The Master and Margarita
A new adaption of a classic 20th-century Russian novel with black magic, evil-doers and a central love story
A tormented writer burns his masterpiece and retreats into a mental institution, while his lover, Margarita, yearns for his return. A mysterious practitioner of black magic shows up in Moscow with a murderous brigade, who before long terrorise the literary elite, hold a ball for all the evil-doers of hell, twisting the love story of the Master and Margarita into a surreal satire of Communist Russia.
This is a new adaption of a classic 20th-century Russian novel, condensed to just under an hour and a half. Once in a while play seems to momentarily lose the audience, but overall, the cast pull off the translation from book to stage extremely well. Still, for those unaquainted with the novel, the chances of grasping every jink in the storyline are much slimmer.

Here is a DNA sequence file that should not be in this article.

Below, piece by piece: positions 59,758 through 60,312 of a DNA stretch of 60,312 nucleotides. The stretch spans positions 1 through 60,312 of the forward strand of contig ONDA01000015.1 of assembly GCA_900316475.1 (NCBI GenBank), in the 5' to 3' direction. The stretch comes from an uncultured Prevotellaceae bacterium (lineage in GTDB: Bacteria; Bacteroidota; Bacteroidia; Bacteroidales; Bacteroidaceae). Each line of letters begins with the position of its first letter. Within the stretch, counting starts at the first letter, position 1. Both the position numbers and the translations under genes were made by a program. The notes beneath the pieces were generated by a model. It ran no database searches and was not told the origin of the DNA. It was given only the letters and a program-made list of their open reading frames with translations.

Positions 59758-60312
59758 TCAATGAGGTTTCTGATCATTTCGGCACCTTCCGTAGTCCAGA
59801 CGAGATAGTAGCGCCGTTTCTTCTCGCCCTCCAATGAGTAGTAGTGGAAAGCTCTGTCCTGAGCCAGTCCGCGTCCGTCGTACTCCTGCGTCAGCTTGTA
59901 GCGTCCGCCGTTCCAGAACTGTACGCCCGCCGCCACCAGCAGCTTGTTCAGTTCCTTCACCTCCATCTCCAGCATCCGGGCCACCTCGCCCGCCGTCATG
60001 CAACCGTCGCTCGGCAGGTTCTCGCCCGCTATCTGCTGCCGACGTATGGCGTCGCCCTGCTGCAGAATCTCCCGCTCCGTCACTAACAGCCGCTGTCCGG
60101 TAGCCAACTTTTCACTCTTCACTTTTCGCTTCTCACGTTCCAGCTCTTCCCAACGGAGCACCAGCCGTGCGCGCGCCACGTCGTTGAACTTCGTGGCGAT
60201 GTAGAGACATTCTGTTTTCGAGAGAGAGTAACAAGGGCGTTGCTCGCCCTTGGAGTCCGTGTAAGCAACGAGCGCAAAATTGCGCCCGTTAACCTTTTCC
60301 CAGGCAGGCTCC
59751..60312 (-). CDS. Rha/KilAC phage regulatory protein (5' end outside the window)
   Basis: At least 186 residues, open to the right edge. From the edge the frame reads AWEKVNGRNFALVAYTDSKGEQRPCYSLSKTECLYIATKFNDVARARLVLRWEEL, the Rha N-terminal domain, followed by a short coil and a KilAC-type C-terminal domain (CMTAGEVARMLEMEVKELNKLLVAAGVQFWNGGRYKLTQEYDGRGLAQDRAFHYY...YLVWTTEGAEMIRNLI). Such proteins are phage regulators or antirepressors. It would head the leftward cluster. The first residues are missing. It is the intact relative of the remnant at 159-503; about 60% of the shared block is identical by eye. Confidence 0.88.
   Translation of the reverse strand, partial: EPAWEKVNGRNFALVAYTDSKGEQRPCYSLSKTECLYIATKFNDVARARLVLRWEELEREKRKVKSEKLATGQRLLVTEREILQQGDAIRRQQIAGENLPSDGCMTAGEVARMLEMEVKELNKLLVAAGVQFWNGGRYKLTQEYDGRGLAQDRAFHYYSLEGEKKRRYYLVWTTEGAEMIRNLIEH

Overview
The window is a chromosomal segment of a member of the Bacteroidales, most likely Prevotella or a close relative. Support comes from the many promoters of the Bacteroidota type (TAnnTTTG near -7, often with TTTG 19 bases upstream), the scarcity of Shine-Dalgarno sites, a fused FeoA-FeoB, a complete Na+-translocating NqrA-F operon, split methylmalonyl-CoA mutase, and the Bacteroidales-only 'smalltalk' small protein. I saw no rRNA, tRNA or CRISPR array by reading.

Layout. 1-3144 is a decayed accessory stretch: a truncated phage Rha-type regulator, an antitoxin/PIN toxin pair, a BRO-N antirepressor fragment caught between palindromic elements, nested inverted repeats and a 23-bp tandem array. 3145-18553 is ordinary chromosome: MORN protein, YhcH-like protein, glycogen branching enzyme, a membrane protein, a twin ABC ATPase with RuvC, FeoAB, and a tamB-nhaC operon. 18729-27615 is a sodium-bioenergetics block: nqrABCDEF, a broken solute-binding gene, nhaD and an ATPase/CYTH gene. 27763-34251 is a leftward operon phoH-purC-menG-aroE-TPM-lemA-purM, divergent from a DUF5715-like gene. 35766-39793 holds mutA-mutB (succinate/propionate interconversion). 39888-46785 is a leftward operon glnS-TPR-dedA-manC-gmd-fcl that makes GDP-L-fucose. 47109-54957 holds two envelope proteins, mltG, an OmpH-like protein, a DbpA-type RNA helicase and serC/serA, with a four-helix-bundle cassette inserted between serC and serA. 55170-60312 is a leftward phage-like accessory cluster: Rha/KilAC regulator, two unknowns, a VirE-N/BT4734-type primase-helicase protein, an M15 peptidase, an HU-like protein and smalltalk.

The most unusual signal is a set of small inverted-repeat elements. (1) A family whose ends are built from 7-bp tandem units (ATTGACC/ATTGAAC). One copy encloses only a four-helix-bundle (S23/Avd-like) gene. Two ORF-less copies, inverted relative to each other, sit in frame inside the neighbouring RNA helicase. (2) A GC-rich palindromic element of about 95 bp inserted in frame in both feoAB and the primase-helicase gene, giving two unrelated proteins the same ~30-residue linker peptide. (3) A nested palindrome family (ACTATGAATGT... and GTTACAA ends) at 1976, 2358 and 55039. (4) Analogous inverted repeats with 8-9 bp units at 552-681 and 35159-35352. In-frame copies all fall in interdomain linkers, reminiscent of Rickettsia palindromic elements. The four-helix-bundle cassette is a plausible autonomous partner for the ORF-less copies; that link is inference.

Any production of such a highbrow affair which has a range of fantastical elements is ambitious, but on the whole this version is successful. Original music by Anthony Willis sets the scene perfectly and various cunning low-budget solutions convey the magical events. Considering the whole cast are under 22 and that they play a total of 20 characters, The Master and Margarita is impressive – even if it remains a little rough around the edges.